Q: What’s Next?

MS: I think that we are slowly learning that medicine is a team sport. It’s not just doctors practicing in a silo, but, it’s all different people with different specialized skills coming together to care for patients. A lot of our medical school exercises are geared toward teamwork, team building, leadership, giving and receiving feedback. Continuing to make topics like this part of the formal curriculum is a great thing, especially for those underrepresented in medicine.

SG: The adoption of the Quadruple Aim and the continuing focus on physician wellness is a very good thing. We have to continue to advocate for family friendly-policies. It’s hard to get to afterhours events or early morning meetings when you have to put your kid on the bus to school. Can we make it more acceptable to telecommute, or join these things from home? That’s a small change, but for some people it could make a big difference. We have to keep finding solutions like this, and I think continuing to build the number of women in leadership positions will help. Ultimately, I’d encourage everyone to spend some time getting outside of your lab, seek out others outside of your department, and try and meet other people. You’ll find so many people across this campus interested in supporting the careers of women in science. If you have a vision and want to get something done, don’t wait until you have all your ducks in a row. That might never happen, just get moving and do what you can.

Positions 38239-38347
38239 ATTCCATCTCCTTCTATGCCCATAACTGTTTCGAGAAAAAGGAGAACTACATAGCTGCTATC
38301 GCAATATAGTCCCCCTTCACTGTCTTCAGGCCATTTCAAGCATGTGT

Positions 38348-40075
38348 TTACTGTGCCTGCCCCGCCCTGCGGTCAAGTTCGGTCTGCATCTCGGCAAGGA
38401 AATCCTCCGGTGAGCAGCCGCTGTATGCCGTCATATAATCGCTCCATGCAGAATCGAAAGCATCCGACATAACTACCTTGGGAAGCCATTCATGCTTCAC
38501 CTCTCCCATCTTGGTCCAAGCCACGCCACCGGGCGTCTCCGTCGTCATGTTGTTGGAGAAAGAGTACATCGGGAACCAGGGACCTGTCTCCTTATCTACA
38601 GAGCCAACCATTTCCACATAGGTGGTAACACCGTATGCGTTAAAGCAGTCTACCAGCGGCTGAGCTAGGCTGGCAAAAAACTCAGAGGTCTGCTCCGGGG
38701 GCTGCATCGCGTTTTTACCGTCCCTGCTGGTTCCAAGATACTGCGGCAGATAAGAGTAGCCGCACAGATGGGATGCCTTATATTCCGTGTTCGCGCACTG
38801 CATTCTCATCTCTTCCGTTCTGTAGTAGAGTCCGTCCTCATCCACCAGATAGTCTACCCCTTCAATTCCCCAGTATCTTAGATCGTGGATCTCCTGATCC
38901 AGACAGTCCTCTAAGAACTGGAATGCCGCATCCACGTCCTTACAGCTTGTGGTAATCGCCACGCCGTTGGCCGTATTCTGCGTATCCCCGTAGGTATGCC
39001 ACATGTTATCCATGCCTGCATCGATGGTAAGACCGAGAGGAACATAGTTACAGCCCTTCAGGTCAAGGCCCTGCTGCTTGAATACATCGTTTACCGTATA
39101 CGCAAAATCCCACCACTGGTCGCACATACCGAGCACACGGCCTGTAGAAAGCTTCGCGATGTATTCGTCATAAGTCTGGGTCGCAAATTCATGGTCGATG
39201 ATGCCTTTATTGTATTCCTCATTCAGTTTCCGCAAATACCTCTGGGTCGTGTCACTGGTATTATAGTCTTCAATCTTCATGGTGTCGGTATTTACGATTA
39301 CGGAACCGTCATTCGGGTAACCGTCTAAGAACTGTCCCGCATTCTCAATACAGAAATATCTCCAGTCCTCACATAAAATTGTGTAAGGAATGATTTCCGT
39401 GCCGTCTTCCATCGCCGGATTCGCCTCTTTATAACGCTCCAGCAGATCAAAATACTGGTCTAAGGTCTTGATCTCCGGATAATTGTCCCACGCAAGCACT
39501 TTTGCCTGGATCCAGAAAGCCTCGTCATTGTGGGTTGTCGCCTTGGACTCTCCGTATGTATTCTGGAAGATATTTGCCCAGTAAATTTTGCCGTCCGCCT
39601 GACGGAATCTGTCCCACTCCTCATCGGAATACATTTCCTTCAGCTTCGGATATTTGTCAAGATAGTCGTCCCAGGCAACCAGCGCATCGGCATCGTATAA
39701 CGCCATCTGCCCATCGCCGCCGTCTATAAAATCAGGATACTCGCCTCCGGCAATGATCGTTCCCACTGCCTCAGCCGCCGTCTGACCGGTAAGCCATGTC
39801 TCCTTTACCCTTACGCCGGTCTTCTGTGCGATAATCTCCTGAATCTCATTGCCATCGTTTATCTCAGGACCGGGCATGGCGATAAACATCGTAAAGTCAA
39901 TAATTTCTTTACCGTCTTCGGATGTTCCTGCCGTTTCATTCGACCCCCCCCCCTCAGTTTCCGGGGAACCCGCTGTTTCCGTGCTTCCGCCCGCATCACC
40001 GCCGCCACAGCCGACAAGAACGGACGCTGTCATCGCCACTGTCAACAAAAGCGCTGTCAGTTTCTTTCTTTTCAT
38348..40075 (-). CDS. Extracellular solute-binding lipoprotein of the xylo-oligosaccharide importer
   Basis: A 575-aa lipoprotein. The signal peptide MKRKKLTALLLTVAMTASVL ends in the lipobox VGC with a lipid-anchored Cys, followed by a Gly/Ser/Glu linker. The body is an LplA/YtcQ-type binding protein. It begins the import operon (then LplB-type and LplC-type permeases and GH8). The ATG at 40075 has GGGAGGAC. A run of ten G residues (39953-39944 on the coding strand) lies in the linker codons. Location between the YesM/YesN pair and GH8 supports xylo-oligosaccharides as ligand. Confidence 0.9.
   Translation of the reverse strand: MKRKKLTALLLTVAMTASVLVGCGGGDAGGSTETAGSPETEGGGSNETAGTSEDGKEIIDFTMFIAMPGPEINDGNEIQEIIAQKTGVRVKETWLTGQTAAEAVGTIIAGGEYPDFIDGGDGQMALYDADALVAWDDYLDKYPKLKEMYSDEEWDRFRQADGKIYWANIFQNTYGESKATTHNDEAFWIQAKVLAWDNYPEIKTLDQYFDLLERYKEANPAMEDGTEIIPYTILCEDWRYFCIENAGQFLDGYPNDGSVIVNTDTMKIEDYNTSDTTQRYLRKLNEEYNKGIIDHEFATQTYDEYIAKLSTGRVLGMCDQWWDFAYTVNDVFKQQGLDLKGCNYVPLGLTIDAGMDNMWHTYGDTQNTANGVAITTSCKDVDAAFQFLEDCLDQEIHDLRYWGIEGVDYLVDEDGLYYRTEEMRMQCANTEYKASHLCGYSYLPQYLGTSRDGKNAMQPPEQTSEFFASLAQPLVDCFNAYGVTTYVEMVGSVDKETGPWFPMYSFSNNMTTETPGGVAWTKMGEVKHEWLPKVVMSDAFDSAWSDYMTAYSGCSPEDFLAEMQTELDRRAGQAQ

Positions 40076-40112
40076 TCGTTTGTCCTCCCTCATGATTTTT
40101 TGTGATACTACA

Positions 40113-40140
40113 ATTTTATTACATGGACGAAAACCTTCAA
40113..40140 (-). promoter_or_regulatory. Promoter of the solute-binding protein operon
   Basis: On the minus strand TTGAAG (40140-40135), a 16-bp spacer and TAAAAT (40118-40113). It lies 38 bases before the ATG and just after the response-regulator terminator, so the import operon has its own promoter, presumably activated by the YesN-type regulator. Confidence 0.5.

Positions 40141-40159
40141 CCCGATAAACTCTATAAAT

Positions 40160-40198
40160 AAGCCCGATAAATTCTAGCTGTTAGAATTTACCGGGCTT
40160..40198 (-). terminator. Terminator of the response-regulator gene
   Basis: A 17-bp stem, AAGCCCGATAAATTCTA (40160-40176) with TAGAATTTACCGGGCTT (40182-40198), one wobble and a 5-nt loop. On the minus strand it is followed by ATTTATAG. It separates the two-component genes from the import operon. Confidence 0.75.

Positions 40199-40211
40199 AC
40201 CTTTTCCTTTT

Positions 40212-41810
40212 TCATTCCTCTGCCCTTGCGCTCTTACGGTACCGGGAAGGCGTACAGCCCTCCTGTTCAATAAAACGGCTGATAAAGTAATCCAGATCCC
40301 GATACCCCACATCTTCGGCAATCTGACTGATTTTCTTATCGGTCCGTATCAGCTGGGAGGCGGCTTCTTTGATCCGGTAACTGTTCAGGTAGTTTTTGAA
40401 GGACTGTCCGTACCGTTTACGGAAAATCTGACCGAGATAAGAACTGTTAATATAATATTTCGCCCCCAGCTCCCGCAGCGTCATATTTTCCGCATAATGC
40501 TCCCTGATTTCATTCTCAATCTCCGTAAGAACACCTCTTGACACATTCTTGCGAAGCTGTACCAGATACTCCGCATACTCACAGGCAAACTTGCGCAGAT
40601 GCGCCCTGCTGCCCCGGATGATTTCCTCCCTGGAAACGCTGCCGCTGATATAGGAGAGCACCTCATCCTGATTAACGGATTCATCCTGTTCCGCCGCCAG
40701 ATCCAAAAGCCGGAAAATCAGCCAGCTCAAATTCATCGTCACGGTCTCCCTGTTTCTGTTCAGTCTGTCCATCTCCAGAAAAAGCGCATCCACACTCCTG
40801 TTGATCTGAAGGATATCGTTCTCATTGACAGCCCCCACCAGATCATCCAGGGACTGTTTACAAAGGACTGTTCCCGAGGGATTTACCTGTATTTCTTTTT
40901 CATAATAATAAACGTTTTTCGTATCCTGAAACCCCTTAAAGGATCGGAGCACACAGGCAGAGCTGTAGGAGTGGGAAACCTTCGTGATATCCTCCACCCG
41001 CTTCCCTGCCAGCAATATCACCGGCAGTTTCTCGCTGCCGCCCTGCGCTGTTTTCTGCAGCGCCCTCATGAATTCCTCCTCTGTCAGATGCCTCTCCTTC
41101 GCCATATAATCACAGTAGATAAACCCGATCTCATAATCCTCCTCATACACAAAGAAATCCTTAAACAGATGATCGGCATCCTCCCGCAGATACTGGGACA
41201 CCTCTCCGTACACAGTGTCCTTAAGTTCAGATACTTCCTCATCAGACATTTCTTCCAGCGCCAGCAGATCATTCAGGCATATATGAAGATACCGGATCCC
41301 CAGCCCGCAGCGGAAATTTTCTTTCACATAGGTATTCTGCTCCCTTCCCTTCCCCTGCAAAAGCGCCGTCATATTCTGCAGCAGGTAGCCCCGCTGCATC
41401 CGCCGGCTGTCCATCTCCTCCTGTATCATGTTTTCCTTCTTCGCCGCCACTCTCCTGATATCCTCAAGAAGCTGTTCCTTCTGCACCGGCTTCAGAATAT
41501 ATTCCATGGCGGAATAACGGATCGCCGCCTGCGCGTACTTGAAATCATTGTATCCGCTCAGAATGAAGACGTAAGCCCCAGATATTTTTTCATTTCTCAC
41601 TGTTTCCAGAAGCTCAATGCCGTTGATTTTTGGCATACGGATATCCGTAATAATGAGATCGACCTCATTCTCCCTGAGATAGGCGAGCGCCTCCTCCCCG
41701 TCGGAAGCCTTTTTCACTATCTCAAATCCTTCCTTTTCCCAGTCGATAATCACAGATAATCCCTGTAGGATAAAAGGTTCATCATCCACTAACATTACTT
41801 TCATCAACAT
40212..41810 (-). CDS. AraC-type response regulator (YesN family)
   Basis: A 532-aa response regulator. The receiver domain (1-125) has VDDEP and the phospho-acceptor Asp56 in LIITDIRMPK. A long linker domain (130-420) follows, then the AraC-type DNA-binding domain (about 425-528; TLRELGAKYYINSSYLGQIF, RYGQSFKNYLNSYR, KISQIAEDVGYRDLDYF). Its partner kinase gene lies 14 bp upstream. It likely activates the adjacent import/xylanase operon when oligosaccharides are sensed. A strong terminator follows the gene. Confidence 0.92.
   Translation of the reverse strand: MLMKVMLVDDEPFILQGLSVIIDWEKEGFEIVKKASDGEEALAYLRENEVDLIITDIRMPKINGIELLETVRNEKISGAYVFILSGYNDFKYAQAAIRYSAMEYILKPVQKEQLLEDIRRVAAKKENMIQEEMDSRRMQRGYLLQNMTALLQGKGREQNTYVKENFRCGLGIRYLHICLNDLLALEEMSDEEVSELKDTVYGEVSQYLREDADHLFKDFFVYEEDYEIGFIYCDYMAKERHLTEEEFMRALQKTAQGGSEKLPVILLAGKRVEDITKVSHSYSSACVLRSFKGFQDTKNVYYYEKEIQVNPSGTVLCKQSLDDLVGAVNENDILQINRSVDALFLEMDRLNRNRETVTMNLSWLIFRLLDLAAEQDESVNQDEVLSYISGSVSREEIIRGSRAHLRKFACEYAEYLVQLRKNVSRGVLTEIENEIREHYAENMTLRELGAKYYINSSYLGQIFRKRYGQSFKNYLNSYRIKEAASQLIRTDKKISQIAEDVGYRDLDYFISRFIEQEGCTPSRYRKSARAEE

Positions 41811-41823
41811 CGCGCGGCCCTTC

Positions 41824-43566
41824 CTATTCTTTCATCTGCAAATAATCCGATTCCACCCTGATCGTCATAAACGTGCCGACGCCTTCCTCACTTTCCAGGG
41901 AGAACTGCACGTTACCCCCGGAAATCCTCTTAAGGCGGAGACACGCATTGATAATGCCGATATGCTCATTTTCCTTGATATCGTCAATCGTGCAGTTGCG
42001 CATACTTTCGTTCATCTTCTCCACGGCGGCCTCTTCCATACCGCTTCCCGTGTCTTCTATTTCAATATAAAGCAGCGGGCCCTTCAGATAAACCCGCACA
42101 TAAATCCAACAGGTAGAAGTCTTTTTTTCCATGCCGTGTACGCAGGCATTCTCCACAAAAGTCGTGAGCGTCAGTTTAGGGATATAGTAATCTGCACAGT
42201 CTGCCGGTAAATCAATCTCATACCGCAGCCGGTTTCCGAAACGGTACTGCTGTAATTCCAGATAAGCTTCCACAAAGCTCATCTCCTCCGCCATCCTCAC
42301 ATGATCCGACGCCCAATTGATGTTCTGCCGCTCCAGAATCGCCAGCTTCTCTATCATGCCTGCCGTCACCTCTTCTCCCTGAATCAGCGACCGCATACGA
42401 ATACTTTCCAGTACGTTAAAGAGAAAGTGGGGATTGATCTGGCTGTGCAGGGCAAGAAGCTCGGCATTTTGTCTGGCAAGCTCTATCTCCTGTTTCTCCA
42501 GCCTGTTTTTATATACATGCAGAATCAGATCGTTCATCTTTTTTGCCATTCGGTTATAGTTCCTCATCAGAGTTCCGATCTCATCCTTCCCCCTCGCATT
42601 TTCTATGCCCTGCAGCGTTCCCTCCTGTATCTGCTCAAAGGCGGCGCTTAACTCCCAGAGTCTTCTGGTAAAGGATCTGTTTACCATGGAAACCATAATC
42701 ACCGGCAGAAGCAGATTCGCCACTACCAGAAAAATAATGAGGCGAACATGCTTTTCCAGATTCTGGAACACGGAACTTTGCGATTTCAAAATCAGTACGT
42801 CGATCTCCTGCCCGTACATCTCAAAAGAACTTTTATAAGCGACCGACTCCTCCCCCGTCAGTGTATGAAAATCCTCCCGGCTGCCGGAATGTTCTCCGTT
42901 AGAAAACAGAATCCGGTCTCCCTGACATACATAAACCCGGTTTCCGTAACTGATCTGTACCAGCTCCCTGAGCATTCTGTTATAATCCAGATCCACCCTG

Share This: